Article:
Chapter 16 : Memories Haunt Me
February 18, 1999
July 4, 1991.

I'm haunted by memories. Memories that snake through the back of my mind and inconveniently decided to pop out from time to time.

My mind is like a sponge, soaking up details, snippets, pieces and shards of life as it trips on by. Bring me on a guided tour and, foaming at the mouth, I will be able bring you to each of the sites and explain to you it's significance.

Ask me the name of the person you just introduced me to, what I had for lunch two days ago, or what year I went to Saint Martin, and I will blankly stare at you.

Memories are funny like that. I'm haunted by memories that I can't remember. I'm haunted by memories that I can not forget.

The body lay before me, as I gazed down through the three flights of stairs. I had been called for from the roof, where William Tell was being serenaded by the booms and claps of M-80's and glittering lights exploding over the Charles. The urgency of the call had my at full speed, until I hit the top of the landing just outside the apartment, Apartment #3...

From next to the body, the glistening wet face of Emma stared up at me, hand clutching his to her chest, and I froze. My eyes had registered what was going on, but my mind blocked it out, a sense of urgency running through it, coursing through the neurons as adrenaline exploded through my body, legs taking stairs three, four at a time downhill.

"Don't move him," someone said, as I saw the body twitch slightly. It could have been me that said it.

Emma looked at me as I came up across from her as she looked back down at him, softly repeating "It'll be alright. Stay with me. Stay with me."

The blonde was in the corner standing, silently weeping, as Emmy held her.

The gay man who had hit on me earlier came in through the brownstone's front door.

"The ambulance is pulling up," he declared, slightly out of breath.

The foyer was suddenly swamped by EMS workers in blue and white, a fitting mix for the night as red cascaded off the walls from the spinning lights outside on Commonwealth Avenue.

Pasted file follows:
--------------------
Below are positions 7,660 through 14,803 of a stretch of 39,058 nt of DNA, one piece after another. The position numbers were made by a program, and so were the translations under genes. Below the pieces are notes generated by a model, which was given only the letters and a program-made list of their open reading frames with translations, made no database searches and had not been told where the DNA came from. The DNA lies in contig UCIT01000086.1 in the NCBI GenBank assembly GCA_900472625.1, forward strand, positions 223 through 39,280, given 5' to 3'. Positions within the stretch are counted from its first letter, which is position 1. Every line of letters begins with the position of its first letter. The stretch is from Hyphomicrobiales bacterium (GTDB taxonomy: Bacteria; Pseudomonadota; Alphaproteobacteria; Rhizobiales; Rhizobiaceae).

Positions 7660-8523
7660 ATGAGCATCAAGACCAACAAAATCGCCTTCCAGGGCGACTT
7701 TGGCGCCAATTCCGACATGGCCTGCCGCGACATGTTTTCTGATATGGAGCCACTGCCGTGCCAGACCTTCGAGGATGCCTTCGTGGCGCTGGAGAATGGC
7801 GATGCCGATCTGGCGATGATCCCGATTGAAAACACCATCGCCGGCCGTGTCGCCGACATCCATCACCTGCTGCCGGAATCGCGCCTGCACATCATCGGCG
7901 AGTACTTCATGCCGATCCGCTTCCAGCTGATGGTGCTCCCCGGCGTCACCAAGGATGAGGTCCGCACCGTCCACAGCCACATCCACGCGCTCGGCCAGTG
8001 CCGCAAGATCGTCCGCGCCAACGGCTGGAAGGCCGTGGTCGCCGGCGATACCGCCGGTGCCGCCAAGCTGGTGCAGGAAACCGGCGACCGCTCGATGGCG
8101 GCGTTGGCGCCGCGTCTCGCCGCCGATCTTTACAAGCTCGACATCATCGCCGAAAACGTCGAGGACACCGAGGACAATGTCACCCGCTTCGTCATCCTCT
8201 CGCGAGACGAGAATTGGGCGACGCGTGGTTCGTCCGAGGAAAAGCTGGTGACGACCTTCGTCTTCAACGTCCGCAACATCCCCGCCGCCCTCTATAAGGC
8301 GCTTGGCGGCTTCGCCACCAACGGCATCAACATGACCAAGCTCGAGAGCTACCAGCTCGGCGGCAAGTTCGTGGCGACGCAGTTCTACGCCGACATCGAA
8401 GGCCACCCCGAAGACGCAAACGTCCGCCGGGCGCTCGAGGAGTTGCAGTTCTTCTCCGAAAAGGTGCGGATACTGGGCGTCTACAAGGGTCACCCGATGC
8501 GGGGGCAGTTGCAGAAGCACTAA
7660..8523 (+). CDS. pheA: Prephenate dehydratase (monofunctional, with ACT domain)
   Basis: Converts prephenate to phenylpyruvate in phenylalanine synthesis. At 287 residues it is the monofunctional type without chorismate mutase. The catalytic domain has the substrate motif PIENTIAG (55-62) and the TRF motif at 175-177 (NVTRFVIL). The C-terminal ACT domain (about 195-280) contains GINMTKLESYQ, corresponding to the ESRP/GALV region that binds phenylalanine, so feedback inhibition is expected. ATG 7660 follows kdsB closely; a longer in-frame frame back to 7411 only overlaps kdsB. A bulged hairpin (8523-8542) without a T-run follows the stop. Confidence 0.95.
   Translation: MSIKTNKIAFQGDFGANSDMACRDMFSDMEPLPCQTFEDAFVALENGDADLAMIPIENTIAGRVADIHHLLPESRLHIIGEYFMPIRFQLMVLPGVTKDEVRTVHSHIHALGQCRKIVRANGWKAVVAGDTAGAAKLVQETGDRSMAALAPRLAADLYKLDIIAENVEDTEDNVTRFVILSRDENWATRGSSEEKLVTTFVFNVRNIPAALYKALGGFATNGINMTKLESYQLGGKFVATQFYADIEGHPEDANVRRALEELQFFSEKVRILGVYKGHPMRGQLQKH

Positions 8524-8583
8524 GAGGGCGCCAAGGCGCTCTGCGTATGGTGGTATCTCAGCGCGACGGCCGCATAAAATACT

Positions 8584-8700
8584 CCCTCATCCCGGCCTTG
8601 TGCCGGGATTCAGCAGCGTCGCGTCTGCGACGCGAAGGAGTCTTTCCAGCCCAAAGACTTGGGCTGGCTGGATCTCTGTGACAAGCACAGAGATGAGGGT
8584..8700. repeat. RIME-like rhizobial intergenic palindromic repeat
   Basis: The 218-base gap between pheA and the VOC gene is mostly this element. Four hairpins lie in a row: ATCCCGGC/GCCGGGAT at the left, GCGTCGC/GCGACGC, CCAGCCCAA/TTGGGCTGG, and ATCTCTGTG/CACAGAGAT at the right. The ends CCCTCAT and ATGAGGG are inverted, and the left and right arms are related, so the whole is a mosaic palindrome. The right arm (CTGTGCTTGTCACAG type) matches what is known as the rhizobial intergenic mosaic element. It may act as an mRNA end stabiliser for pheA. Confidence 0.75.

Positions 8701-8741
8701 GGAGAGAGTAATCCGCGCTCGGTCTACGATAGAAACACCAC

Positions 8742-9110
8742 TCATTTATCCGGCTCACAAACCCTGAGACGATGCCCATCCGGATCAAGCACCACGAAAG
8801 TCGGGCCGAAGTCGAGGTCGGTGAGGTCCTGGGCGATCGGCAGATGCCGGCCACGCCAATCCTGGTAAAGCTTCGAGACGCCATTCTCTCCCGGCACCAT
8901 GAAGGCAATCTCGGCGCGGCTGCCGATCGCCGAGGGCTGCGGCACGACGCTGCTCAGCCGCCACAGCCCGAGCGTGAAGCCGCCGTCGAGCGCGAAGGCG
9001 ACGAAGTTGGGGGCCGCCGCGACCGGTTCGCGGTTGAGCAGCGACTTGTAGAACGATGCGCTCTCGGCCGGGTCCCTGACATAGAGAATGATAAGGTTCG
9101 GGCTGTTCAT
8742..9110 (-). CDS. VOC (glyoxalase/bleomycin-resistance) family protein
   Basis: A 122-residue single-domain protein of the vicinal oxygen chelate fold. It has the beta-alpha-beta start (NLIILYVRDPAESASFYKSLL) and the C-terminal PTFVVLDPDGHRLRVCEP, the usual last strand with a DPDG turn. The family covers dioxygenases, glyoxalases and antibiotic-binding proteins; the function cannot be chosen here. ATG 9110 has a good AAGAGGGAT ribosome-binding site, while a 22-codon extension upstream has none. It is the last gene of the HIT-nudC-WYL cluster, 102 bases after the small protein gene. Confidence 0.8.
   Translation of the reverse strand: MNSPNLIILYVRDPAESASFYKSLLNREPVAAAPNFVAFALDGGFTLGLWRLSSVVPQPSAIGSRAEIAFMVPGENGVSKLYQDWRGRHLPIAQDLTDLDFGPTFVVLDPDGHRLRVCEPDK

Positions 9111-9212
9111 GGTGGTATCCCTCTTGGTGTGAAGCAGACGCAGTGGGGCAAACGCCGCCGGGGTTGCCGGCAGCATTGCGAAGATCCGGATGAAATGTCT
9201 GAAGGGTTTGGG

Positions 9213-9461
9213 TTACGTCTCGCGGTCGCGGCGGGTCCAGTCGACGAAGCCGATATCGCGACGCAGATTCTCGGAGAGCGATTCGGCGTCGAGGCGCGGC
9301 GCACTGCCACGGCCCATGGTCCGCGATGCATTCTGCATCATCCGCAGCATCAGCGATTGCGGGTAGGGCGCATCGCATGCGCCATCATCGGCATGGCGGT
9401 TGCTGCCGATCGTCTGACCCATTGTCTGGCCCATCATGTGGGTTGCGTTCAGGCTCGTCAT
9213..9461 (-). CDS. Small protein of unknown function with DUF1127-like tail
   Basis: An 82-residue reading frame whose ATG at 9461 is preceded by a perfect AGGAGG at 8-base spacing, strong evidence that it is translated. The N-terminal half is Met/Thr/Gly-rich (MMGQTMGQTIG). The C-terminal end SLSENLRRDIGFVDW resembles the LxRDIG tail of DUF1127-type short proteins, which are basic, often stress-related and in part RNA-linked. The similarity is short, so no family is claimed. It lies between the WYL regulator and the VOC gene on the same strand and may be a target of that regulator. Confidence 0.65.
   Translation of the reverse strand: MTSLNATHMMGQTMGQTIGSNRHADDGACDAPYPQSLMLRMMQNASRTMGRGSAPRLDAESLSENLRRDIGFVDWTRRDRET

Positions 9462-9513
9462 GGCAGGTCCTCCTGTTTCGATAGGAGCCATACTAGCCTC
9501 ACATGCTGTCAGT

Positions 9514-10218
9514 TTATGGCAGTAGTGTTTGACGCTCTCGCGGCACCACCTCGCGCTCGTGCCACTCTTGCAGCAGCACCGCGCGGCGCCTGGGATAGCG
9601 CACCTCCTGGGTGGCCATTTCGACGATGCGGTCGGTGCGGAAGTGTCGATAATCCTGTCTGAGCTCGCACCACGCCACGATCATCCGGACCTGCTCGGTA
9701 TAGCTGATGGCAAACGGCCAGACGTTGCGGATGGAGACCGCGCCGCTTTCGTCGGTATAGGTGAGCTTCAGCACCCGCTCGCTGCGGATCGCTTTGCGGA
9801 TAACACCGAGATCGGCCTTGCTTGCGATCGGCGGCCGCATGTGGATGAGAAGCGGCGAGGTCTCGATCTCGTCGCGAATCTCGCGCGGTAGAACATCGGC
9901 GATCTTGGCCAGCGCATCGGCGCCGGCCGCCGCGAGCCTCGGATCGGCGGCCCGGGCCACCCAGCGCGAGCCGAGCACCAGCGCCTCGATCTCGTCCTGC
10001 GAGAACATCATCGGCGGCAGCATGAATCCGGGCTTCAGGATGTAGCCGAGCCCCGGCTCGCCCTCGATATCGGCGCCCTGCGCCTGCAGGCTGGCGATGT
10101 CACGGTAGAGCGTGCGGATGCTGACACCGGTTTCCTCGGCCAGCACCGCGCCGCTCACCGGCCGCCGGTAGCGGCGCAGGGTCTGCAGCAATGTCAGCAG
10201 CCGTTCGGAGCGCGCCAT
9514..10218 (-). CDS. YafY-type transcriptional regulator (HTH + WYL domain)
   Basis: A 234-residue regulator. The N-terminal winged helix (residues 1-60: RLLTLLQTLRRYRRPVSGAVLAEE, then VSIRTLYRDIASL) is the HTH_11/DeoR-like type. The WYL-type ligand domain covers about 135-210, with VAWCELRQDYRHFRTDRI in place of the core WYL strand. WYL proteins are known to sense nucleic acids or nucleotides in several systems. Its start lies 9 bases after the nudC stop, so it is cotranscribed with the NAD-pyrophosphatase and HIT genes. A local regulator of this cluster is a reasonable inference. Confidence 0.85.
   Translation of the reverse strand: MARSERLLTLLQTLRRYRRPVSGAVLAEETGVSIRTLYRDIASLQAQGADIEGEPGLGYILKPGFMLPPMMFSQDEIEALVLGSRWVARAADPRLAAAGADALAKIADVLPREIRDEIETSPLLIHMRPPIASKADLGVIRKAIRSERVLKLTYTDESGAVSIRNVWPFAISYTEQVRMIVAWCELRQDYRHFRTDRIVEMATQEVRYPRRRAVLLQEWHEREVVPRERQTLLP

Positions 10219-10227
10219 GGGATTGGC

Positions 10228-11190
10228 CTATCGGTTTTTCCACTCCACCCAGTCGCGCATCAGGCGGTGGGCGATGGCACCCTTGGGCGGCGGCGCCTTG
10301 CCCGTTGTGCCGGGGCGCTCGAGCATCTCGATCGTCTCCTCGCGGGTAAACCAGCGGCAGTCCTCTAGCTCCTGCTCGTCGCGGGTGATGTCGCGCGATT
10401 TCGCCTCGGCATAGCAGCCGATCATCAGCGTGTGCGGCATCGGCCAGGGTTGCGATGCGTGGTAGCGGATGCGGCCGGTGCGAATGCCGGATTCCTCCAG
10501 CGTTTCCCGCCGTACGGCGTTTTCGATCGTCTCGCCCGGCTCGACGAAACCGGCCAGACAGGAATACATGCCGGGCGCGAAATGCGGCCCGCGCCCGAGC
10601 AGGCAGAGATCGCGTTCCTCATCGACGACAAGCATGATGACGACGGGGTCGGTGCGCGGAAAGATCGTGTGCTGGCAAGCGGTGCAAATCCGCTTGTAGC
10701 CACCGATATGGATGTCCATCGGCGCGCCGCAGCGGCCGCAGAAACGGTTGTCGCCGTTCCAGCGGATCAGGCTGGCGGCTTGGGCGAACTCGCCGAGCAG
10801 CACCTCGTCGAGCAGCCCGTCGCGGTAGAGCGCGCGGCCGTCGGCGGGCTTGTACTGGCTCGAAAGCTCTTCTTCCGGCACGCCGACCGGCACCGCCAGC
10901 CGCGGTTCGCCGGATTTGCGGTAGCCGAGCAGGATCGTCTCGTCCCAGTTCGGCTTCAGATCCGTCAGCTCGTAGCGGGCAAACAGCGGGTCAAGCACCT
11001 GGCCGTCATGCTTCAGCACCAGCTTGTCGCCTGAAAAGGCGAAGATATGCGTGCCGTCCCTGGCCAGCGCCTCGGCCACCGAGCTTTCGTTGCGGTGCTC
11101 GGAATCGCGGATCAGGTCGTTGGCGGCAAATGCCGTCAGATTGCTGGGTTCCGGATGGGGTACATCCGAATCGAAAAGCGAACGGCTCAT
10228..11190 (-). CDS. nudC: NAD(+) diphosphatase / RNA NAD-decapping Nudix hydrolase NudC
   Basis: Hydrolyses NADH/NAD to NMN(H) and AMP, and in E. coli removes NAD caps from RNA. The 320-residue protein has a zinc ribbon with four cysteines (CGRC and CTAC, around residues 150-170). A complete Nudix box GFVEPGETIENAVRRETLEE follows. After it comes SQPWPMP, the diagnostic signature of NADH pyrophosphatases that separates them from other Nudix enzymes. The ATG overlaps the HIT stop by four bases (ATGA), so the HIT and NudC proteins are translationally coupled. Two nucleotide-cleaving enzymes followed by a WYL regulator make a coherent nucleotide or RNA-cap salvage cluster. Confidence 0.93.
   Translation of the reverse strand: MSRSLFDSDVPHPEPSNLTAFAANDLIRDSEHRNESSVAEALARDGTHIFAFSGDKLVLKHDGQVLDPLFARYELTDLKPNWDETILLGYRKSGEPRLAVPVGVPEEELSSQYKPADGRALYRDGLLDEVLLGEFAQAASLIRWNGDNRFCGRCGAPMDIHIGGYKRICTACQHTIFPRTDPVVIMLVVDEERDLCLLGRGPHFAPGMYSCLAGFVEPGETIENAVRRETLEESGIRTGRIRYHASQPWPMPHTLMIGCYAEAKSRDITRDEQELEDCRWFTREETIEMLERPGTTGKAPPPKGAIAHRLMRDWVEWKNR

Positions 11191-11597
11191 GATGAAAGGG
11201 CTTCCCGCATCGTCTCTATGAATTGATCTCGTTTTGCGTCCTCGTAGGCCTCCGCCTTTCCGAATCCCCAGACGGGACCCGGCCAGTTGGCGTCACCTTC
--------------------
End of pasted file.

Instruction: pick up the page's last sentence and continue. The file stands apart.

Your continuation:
"We need some room, can you move everyone outside?" It was one of the workers. I collected the girls and brought them outside. His girlfriend was going in the ambulance with them. We would follow in a half hour.

We gathered on the lawn that divided Commonwealth Avenue, nervously smoking cigarettes in the damp air as fireworks glowed across the white of the ambulance pulling away, cascading red flashes fading in the distance replaced by the lights from the show overhead, reflected from the dew on the trees surrounding us.

Emmy's partygoers slowly made their exit as they learned of the tragedy that played out beneath their feet, silently, and without their knowledge. We stood in a circle, the four of us, like stagecoachers defending ourselves against the classic Indian attack out west.

Nerves frayed, hands shaking, my gay suitor offers up a joint to help everyone calm down. Some jokes get cracked, but the mood stays as dark as the night now that the fireworks have ceased, seemingly in respect for the events unfolding.

I hail a cab for Emmy, Emma, and myself and the three of us are whisked off to the hospital, to sit in a private waiting room with the boy's girlfriend who's eyes are stained red. I fear the color will never change back.

We sit, waiting. Hushed words between conspirators, comfort in the form of cliches and denial, and the waiting. Yes, the waiting. Tears dry up as the hands of the clock tick on by. Until there is nothing more I can do but head back to my hotel room to grab a fitful hour of sleep before work.

I can't concentrate. A day passes into two, three. Daily calls with Emmy give no progress until day three. "His parents decided to take him off life support."

Each year I watch the fireworks, coming to enjoy them a bit more as time moves on. But I always light one for him, and watch as that rocket soars into the sky.

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